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This is related to: How should I implement a COUNT verb in my RESTful web service? , Paging in a Rest Collection and Using the HTTP Range Header with a range specifier other than bytes?

Actually I think the -1 rated anwser here is correct http://stackoverflow.com/a/1434701/1237617

Generally anwsers say that you can use custom units citing the sec 3.12

  range-unit       = bytes-unit | other-range-unit
  bytes-unit       = "bytes"
  other-range-unit = token

However when you read the HTTP spec please notice the production rules are thus:

   Content-Range = "Content-Range" ":" content-range-spec
   content-range-spec      = byte-content-range-spec
   byte-content-range-spec = bytes-unit SP
                             byte-range-resp-spec "/"
                             ( instance-length | "*" )

The header spec only references bytes-unit from sec 3.12, not range-units, so I think that actually it's against the spec to use custom units here.

Am I missing something or is the popular anwser wrong?

EDIT: Since this probbably isn't clear, the gist of my question is: rfc2616 sec14.16 only references bytes-unit. It never mentions range-unit, so range-unit production is not relevant for Content-Range, and thus only byte-units can be used.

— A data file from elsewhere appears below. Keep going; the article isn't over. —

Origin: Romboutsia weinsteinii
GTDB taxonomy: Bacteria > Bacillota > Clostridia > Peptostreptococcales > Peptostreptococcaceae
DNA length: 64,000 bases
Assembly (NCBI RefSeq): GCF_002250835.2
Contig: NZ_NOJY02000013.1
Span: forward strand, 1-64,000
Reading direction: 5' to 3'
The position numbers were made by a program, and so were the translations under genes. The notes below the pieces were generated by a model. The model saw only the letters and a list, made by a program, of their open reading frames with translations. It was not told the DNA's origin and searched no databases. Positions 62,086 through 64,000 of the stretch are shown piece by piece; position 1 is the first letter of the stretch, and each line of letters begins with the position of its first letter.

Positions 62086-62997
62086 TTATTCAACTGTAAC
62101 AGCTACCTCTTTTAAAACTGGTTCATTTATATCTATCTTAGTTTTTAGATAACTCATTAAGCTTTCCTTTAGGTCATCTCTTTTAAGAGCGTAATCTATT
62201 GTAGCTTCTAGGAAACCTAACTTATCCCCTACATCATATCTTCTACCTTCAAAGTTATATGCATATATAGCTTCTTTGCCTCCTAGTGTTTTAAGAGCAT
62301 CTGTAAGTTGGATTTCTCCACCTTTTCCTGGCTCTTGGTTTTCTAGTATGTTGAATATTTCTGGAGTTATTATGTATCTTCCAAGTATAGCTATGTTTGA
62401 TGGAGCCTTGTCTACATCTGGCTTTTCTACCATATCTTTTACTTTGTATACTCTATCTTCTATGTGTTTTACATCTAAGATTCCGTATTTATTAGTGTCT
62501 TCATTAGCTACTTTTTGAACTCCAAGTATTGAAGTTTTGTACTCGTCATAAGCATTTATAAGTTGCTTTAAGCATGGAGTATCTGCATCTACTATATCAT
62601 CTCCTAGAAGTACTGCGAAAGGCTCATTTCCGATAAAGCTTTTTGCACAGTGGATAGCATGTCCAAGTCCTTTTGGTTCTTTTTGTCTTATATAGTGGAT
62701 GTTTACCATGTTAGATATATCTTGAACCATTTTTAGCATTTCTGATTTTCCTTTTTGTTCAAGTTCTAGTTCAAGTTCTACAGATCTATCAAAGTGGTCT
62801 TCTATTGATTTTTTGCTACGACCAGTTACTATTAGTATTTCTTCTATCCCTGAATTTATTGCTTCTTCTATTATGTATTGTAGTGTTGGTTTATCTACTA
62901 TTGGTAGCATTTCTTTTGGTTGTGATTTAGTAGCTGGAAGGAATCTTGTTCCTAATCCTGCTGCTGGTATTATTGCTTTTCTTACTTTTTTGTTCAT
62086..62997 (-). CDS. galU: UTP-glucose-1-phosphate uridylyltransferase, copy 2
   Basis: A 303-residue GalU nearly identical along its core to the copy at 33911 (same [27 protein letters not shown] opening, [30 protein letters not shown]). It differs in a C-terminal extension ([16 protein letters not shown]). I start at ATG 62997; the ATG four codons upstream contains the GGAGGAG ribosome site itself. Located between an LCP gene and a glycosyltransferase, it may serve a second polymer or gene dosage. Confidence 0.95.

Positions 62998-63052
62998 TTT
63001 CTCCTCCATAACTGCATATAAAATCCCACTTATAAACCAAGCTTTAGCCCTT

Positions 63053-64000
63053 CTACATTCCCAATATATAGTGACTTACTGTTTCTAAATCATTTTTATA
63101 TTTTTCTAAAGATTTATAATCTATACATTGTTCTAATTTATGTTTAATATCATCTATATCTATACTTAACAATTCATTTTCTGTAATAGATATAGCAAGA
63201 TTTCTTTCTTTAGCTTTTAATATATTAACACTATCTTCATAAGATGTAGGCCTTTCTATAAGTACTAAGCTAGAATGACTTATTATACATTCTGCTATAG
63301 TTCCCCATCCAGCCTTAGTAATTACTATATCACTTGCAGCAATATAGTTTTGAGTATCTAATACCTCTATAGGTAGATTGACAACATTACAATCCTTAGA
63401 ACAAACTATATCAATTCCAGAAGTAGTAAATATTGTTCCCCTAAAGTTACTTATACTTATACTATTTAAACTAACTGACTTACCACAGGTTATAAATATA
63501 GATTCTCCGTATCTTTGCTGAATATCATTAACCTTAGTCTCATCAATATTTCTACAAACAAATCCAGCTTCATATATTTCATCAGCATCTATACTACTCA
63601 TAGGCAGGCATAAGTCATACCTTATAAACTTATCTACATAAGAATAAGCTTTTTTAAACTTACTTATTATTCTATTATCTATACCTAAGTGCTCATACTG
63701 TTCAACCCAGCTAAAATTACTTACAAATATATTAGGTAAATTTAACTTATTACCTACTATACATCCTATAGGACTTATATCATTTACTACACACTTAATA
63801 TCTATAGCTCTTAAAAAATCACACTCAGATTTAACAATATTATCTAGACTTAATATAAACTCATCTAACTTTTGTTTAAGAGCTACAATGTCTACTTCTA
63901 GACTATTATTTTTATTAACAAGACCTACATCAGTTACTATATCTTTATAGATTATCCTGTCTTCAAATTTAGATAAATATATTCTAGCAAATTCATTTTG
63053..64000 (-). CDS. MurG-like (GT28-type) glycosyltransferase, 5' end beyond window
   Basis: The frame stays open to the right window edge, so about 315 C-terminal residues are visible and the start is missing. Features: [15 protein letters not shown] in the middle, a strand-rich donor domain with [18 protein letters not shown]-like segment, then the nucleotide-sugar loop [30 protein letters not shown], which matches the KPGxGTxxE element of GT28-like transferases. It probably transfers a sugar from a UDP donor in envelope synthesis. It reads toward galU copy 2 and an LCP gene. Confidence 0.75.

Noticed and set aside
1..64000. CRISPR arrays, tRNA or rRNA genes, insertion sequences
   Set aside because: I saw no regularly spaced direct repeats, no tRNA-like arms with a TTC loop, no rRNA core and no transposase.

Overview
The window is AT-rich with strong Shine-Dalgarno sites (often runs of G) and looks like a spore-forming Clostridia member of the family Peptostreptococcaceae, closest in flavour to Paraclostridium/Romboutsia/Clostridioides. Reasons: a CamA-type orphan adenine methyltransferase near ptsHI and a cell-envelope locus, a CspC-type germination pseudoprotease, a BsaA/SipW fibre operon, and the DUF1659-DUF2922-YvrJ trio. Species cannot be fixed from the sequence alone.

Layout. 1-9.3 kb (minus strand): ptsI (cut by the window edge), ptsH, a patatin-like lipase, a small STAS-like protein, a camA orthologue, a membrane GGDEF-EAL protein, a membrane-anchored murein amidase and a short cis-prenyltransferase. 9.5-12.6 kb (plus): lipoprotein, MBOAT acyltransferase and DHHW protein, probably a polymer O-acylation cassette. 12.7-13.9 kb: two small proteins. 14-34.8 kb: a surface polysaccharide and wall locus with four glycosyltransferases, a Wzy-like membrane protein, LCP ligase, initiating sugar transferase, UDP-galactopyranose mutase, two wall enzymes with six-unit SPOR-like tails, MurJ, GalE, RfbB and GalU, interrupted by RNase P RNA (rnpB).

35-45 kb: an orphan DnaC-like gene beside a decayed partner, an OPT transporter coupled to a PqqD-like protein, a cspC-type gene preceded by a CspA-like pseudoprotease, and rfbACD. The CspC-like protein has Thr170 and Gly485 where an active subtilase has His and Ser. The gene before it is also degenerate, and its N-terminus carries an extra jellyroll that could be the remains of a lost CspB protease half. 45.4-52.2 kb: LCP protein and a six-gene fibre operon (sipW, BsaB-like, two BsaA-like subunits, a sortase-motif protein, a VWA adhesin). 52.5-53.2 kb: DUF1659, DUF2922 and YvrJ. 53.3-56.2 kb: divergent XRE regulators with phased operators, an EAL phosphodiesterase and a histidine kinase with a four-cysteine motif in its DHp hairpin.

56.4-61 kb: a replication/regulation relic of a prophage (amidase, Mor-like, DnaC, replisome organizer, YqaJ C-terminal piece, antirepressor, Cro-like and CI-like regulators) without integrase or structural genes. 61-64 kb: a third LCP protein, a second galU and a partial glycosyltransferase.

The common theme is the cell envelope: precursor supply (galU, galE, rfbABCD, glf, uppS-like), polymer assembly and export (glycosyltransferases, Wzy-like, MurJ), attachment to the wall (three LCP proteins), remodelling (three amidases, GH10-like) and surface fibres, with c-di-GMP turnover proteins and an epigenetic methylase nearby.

I think this adresses my concerns best, although I needed some time to understand it (plus I wanted to make sure, that there is something wrong with the wording).

This reflects the fact that, apparently, the first set of grammar rules has been specifically made for parsing and the second one for producing HTTP requests

thanks to elgaton

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4 Answers 4

up vote 2 down vote accepted

If you read the HTTP/1.1 RFC, section 3.12, you will see that:

The only range unit defined by HTTP/1.1 is "bytes". HTTP/1.1 implementations MAY ignore ranges specified using other units.

So, the other-range-unit token has been introduced only to make servers more "liberal" when accepting. This reflects the fact that, apparently, the first set of grammar rules has been specifically made for parsing and the second one for producing HTTP requests, so that servers could accept even invalid requests (they will be simply ignored) and clients would use only the universally-accepted bytes unit.

Therefore, I personally recommend to:

  1. use only the bytes unit when acting as a client, and
  2. accept other units (discarding the Content-Range header if they are invalid) when acting as a server.
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I've seen that - but I think my point still holds: the content-range production rules only reference byte-range. I dont see how the range-unit production is relevant here - unless I can't read the spec properly? –  Jakub Bochenski Feb 28 '12 at 12:50